But, a lot of people look at the surging stock market and want to get in on the fun. My best advice to you is to be patient and beware. The stock market is going up for a lot of reasons: decent corporate earnings, investors moving out of bonds, poor alternatives to stocks, etc. And most of all, the Fed's actions help make stocks attractive.
This can go on for a while longer, maybe a lot longer. But this cannot go on forever. Markets rise, and fall. If you are not invested in the market right now, and you wish you had gotten in a couple of years ago, well tough. You didn't and you can't go back. So you have to think about what might be your best move from here.
If you have money to invest, I'm going to assume you'll use mutual funds, maybe a blend of different types of stocks (large and small and domestic and international). And I'm going to assume you have a long term time horizon for this money you want to invest (like, 10 years or more).
Be patient with how you move this money into your portfolio of chosen funds. If you put everything you have into mutual funds today, what if the market tanks next month, you'll wish you'd waited, right?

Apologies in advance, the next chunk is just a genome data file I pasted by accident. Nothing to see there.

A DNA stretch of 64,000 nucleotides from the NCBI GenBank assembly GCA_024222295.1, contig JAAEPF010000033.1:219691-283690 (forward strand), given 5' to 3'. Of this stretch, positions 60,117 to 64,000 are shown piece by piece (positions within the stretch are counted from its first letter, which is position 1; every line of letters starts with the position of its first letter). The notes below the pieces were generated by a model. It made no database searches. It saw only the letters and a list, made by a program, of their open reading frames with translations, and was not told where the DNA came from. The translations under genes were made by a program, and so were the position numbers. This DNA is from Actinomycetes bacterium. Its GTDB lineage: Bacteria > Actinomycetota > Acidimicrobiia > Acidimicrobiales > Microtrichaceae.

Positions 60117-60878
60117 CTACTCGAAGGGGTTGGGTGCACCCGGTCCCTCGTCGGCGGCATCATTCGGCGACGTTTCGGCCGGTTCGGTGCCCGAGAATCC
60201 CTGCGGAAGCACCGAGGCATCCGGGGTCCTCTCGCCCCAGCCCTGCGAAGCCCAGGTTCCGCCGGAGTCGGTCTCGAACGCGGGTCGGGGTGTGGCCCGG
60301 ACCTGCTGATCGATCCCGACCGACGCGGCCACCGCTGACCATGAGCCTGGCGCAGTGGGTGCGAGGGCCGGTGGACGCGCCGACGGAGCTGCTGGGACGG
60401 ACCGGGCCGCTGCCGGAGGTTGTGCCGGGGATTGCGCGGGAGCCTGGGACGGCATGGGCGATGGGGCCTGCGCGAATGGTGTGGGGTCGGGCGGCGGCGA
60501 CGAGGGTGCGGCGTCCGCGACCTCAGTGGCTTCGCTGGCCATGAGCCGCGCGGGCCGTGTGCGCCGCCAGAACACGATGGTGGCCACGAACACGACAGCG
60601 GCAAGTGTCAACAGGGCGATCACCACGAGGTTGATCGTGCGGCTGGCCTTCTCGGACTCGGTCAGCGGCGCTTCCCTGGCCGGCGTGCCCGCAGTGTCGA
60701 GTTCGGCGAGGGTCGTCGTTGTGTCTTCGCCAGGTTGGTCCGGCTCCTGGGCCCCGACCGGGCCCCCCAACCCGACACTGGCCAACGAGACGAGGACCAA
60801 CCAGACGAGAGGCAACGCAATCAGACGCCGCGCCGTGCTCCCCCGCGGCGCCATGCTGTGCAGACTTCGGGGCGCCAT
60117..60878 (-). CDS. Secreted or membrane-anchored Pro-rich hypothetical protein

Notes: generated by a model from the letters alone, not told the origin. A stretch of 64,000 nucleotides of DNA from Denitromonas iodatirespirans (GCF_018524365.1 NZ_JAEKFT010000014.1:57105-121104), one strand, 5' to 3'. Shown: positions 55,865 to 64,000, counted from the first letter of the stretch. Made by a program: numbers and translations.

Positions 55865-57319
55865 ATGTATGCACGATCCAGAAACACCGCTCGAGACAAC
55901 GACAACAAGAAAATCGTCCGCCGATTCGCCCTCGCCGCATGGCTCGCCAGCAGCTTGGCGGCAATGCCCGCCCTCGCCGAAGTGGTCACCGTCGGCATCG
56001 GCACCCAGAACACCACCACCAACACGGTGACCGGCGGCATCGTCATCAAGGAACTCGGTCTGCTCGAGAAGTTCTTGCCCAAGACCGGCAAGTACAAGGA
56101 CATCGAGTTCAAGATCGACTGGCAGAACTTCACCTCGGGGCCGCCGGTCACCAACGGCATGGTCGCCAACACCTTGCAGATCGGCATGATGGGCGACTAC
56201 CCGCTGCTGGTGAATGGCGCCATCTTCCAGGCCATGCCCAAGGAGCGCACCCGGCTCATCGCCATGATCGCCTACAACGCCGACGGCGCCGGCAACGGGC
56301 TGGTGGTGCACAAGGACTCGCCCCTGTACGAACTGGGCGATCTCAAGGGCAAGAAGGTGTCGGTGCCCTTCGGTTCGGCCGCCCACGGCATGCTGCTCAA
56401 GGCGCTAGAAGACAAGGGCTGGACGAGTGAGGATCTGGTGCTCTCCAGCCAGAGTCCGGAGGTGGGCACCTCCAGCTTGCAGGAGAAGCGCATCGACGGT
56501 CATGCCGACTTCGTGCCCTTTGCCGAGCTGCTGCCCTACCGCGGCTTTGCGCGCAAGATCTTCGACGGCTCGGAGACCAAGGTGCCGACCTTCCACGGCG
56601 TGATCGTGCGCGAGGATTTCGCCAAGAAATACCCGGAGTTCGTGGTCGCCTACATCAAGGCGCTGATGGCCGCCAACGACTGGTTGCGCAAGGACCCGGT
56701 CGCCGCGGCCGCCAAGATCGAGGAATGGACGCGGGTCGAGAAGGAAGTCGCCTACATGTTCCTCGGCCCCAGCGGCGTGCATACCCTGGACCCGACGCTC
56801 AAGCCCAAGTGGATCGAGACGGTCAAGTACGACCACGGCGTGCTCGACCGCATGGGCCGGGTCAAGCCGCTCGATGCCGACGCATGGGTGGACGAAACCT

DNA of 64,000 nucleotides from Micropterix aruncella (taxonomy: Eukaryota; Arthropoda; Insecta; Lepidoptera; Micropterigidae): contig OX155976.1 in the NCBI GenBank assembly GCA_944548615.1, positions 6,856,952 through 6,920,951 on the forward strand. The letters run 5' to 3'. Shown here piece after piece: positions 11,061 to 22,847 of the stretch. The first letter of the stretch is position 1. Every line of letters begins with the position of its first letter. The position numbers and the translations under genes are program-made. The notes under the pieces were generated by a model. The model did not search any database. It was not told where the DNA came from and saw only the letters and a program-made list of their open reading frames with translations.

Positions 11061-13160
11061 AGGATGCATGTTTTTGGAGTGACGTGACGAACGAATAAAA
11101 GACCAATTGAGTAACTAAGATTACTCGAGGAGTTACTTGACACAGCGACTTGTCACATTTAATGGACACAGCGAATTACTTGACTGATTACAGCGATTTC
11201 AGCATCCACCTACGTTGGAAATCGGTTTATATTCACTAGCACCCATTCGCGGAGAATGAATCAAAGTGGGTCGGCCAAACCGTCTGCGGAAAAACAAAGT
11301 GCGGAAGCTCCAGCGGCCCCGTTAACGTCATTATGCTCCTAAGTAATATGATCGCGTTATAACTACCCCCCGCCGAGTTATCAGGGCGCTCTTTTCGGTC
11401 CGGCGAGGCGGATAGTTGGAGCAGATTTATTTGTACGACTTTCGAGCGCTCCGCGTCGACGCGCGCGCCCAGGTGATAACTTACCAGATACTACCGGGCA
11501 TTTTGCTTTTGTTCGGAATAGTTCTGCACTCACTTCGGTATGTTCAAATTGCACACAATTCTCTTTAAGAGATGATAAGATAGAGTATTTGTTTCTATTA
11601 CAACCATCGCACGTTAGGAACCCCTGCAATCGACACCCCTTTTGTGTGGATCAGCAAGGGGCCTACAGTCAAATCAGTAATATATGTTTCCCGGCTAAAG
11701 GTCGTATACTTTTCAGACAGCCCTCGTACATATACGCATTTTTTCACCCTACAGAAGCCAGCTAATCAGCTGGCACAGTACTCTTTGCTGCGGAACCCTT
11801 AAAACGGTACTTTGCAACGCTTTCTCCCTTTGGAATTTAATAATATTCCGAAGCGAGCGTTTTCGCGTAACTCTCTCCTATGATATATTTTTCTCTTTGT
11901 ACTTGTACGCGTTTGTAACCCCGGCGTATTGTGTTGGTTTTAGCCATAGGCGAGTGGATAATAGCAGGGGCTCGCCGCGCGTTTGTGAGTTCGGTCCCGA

My guess is that the market will have some sort of a nasty turn at some point during this year. It can't go up every day, every week, all year, right? And you'd like to invest at better prices than are available right now, today.
So, move your money into the market slowly, bit by bit, over several months. Like, 12 or even 18 months. Either automatically or manually, set it up so you invest a small portion of your money each month, for 18 months. Then, if the market tanks, keep investing on the way down. Even if the market goes down for a whole year, if you invest each month, think of the prices you'll get.
But be patient. And don't try to chase this market. It's gone up a lot. It's got momentum. But remember, when everyone around you thinks the market is a sure thing, be very very concerned. When it looks like there's no risk in the stock market, that's when we're near a top, and people are going to be taught another lesson about the risks involved in investing.
Good luck, ask questions, be skeptical. And, peace!